New Zealand businesses are poised to re-enter the Chinese beef processing sector which proved spectacularly unsuccessful for one of New Zealand's largest meat companies, Affco, on a turn-of-the millennium foray behind the bamboo curtain.
Today two smaller companies will sign the first agricultural deal under the New Zealand-China free trade agreement at a ceremony attended by Prime Minister John Key.
The strategic co-operation agreement is between New Zealand food logistics company FoodCap International, angus genetics specialists Te Mania Livestock and China's second largest beef processor, Kerchin Cattle Industry Ltd.
The agreement in Beijing opens the way to establishing FoodCap distribution plants in key strategic parts of China, improving the beef breeding stock in Inner Mongolia and growing substantial high-end markets for a wide range of New Zealand beef and other meat products, the companies said.
FoodCap is controlled by the Palmer family, headed by Roger Palmer, and one of its directors is Te Mania principal Tim Wilding, of Parnassus, North Canterbury, whose own business has Chinese shareholders, Hong Wei Guo of Beijing, and Chun Win Wong, of Singapore.
Mr Palmer's FoodCap meat packaging system - which can link storage, aging, transport and handling to ensure that angus beef reaches the supermarket in peak condition - attracted strong interest from Kerchin, which wants to develop both its food safety systems and its animal husbandry.
Auckland-based FoodCap has created handling systems for fresh chilled food and other temperature-sensitive, short shelf-life products, which can take perishable retail-ready packs of food all the way from the processing plant to the retail display.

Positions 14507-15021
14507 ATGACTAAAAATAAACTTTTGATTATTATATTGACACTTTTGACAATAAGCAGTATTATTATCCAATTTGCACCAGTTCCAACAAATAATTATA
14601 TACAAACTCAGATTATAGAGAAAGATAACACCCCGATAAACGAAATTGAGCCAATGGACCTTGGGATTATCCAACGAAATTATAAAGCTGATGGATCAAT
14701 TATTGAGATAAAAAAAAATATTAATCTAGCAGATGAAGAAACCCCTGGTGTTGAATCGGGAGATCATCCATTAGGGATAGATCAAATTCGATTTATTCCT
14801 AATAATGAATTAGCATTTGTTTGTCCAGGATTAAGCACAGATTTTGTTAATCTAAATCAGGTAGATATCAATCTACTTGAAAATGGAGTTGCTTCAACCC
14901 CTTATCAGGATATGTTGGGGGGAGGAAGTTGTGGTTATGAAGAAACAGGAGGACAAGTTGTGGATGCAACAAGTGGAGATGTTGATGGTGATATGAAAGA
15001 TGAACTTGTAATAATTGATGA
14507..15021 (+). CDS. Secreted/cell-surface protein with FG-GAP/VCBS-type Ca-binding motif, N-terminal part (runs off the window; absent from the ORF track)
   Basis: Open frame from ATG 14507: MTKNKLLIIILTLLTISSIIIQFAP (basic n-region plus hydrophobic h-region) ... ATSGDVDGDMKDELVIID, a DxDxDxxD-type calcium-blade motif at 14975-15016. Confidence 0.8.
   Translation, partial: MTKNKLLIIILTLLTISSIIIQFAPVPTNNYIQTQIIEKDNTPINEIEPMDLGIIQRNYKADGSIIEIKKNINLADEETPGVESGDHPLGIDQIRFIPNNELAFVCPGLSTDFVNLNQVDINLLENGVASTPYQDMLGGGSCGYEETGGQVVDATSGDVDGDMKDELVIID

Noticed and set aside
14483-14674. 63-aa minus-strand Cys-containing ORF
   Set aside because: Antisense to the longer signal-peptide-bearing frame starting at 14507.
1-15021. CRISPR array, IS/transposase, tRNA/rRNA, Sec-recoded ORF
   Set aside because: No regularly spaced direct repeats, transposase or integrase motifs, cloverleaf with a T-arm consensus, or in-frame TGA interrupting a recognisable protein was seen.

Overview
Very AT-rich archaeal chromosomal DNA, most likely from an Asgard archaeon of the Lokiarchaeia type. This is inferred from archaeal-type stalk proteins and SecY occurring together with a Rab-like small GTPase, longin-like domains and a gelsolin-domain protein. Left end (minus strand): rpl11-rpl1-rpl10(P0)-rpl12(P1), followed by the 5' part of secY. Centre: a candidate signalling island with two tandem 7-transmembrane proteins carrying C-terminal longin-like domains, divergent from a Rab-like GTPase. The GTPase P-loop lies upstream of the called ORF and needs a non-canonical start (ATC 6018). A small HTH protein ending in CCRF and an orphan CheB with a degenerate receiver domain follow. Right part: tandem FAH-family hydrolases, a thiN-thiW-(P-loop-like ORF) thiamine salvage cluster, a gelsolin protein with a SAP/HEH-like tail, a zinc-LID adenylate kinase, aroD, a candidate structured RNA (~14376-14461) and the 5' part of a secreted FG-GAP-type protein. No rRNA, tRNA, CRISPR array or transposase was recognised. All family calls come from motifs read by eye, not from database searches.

Te Mania has more than 2000 registered angus cows and is Australasia's largest registered angus seed stock producer, supplying genetics worldwide, including an initial joint venture in China in 1996.
Kerchin Cattle Industry Ltd, based at Tongliao city in Inner Mongolia's Kerchin grasslands, employs about 800 staff, and said on its website that it had a manufacturing capacity of 20,000 tonnes of meat annually from both cattle and horses.
Affco invested in the Wuliangye Affco Golden Ox joint venture, a $20m meat processing plant in Chengdu City in the central Chinese province of Sichuan a decade ago, but later said the plant had been built too far to the west and that there was a shortage of animals for slaughter.
At one point there was talk of Massey University working on crossbreeding yaks on the Tibetan plateau to provide livestock, but later executives admitted that business in China was harder than expected, and it hadn't been able to obtain sufficient margins. It also claimed that one of its joint venture partners "has since done a runner and is being pursued by the police".
NZPA and NBR Staff
Wed, 07 Jul 2010